As a public school teacher, I’ve often been on the receiving end of lots of well-meaning advice about how best to reach reluctant learners—particularly when I have told people that I teach middle school kids. The problem with much of this advice—especially when a young teacher is just starting off—is not necessarily that it’s bad, but that it’s overwhelming and often contradictory. I imagine that new parents must feel this sense of advice-overload even more acutely.
One of the hardest things I struggled with during my five years as a public school teacher was actually “underpraising” my students. I tended to be critical first and effusive with praise only occasionally. I tended to resent the notion that I should try to build students up by praising them for things that didn’t seem praiseworthy, and yet, over time I came to realize that many of my students really did respond well to certain kinds of praise and encouragement, and, more importantly, didn’t respond well to lots of criticism. (Who does?)
That said, I don’t think just praising students – or children in general – is the answer to helping them learn and grow. That’s way too simplistic. A recent article in the Times by Paul Underwood called “Are You Overpraising Your Child?” really helped to drive this point home for me. First Underwood noted the negative effects of “overpraising”:
“I love it!” … It seems like the right thing to say. After all, how many times have we parents been told that it’s better to pre-emptively praise (and reward) the behavior we want our children to demonstrate, rather than waiting to condemn them for misbehaving.
But… praise also has a dark side. This is because praising the outcome (“It’s beautiful!”) or the person (“You’re so smart!”) encourages the child to focus on those things. She might feel performance anxiety. He might question the conditionality of your love. (“If I’m a smart boy when I do this, I must be a stupid boy when I don’t.”) He might become more motivated by a parent’s pleasure than by the process that led to it.
Underwood devoted the rest of the article to providing a number of excellent suggestions for a how to encourage kids effectively – without falling into the traps of too much praise or too much criticism. Here’s an abridged rundown:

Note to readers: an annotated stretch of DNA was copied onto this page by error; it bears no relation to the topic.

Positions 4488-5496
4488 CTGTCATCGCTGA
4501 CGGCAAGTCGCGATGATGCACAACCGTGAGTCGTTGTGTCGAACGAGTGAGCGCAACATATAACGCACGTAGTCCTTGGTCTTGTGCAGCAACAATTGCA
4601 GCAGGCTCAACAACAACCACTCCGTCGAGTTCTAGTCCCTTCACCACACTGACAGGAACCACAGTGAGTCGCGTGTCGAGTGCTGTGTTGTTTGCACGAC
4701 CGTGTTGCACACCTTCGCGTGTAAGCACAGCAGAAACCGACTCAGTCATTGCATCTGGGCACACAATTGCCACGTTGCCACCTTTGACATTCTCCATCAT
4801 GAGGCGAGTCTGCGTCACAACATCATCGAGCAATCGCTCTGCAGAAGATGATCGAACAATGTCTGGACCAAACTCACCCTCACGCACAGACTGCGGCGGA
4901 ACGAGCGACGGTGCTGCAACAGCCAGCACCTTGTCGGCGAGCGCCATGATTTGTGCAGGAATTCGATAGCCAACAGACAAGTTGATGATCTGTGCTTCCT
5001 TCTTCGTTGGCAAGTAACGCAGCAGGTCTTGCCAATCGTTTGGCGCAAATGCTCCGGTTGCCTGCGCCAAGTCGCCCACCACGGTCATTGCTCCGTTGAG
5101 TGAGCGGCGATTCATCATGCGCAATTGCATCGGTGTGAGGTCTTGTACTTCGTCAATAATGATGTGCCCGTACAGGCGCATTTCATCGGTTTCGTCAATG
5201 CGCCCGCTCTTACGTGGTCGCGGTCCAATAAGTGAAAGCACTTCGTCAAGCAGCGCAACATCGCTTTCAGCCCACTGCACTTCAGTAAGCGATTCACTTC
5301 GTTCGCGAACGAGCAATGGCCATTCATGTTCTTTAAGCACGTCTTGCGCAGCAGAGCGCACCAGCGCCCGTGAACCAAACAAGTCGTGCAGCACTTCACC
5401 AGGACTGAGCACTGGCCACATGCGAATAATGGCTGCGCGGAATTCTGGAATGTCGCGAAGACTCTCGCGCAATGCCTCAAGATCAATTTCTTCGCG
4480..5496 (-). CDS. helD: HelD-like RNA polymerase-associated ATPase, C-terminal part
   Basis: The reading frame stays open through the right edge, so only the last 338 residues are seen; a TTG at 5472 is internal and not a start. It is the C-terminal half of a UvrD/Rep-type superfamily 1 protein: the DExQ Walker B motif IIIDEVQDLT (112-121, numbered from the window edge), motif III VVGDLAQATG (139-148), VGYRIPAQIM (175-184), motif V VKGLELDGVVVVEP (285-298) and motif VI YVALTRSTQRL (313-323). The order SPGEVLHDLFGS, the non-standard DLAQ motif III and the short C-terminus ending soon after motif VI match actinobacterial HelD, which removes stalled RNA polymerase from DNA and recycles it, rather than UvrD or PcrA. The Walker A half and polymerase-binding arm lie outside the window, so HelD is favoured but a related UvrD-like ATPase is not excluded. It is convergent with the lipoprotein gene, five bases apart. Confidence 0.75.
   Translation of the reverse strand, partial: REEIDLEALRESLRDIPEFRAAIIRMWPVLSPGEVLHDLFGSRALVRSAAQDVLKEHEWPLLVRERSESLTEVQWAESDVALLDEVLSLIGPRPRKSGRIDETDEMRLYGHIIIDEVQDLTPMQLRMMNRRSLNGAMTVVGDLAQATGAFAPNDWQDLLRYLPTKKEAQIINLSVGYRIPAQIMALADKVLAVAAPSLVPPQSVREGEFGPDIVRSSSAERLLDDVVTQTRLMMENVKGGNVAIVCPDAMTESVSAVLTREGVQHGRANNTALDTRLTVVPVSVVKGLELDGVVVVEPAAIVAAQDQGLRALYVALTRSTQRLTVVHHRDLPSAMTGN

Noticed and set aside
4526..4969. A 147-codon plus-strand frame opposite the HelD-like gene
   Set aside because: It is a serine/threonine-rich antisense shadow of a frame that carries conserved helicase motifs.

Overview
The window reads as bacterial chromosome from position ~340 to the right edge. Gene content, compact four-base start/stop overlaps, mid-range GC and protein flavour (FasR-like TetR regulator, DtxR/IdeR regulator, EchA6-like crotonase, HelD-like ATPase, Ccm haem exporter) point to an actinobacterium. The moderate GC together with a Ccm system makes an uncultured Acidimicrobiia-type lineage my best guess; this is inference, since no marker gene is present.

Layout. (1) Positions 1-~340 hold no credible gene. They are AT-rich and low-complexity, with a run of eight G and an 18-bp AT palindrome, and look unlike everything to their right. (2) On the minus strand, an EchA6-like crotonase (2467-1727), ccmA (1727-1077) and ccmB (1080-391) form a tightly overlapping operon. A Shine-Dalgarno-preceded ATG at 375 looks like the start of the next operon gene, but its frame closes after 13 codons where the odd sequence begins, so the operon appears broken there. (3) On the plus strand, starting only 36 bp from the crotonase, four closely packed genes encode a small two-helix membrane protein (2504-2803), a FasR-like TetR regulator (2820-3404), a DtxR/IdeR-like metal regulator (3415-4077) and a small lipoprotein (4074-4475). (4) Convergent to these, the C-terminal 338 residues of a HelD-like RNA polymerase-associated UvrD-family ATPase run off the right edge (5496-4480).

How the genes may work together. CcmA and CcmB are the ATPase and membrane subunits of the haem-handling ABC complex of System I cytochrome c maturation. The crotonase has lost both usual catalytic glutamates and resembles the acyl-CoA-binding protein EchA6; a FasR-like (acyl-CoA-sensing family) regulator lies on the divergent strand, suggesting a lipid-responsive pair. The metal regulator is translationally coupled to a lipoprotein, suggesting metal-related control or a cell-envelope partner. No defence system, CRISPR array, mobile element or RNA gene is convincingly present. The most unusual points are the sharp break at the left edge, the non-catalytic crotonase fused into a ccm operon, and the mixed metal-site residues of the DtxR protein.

1.) Praise the process, not the person.
As part of the self-esteem movement in the 1970s, parents were often told to give their children positive feedback along the lines of “Great job” or “You’re so smart.” This was in contrast to the more removed and discipline-oriented parenting styles of earlier generations, and was intended to be warmer and healthier.
But researchers … in the late ’90s found that it could have a harmful effect. … [C]hildren felt pressured to live up to their parents’ praise, and this in turn could lead to panic and anxiety. Even kids who didn’t experience anxiety became risk-averse… afraid to challenge themselves out of fear of letting down their parents. Dr. Grolnick said this kind of praise can be considered controlling — undermining a child’s enjoyment of and motivation for certain activities by shifting the goal to pleasing a parent.
Dr. Dweck and others researched what happened when children were praised on their efforts, instead of their selves. It turned out, these children gained confidence and felt empowered to try new things.
2.) Pay close attention to your child’s process.
Of course, there are only so many times you can say, “You must have worked really hard on that!” To provide meaningful process praise, you have to pay attention to the process itself. …
[P]raise doesn’t have to be immediate. If your child is working on a drawing, for example, you don’t need to comment on every color selection. Wait until the end, when your child shows you the drawing, and then say something like, “Ooh, I see you chose to put the purple next to the brown — that’s so interesting!”
3.) Praise what your child has control over.
We communicate our values through praise… One of those values is autonomy, so it’s helpful to praise what your child has control over, such as the choices they made along the way of solving a problem or drawing a picture. …
“A parent says, ‘I see.’ It can make the child feel like, ‘Ooh, what I’m doing is fun, and my parent thinks it’s fun, too.’”
4.) Don’t praise by comparison.
It can be tempting to praise a child’s achievement by casually comparing her with others (“Wow, you jumped in the water all by yourself when your friend was too scared!”). Not only does this foster an unnecessary sense of competition, but … it doesn’t actually motivate younger children.
5.) Beware of praise inflation.
Inflating praise can lead to what Dr. Corpus and Good termed “praise addiction,” in which a child compulsively performs behaviors to earn approval. There’s another risk, too — one thing most researchers seem to agree on is that children can sense when praise is not genuine.
What’s particularly interesting is how this affects kids with low self-esteem. Parents (and teachers) of such children often try to boost the spirits of these kids by offering lavish praise (“Your drawing is the most beautiful I’ve ever seen!”), but kids with low self-esteem respond poorly to it. This is because this type of praise creates an impossibly high standard, and children quickly lose motivation in the face of that impossibility…
Instead, consider simply describing what you observed your child doing, along with a neutral expression of delight: “Wow! You dug a big hole in the sandbox with your truck!” This reinforces the behavior (and communicates that you’re paying attention) without setting an unrealistic standard.
6.) Rather than praise, offer descriptive feedback.
It’s similar to how asking “How was your day at school?” often invites silence, while saying something like, “I noticed a colorful drawing in your backpack” might invite your daughter to provide you with the artist’s commentary.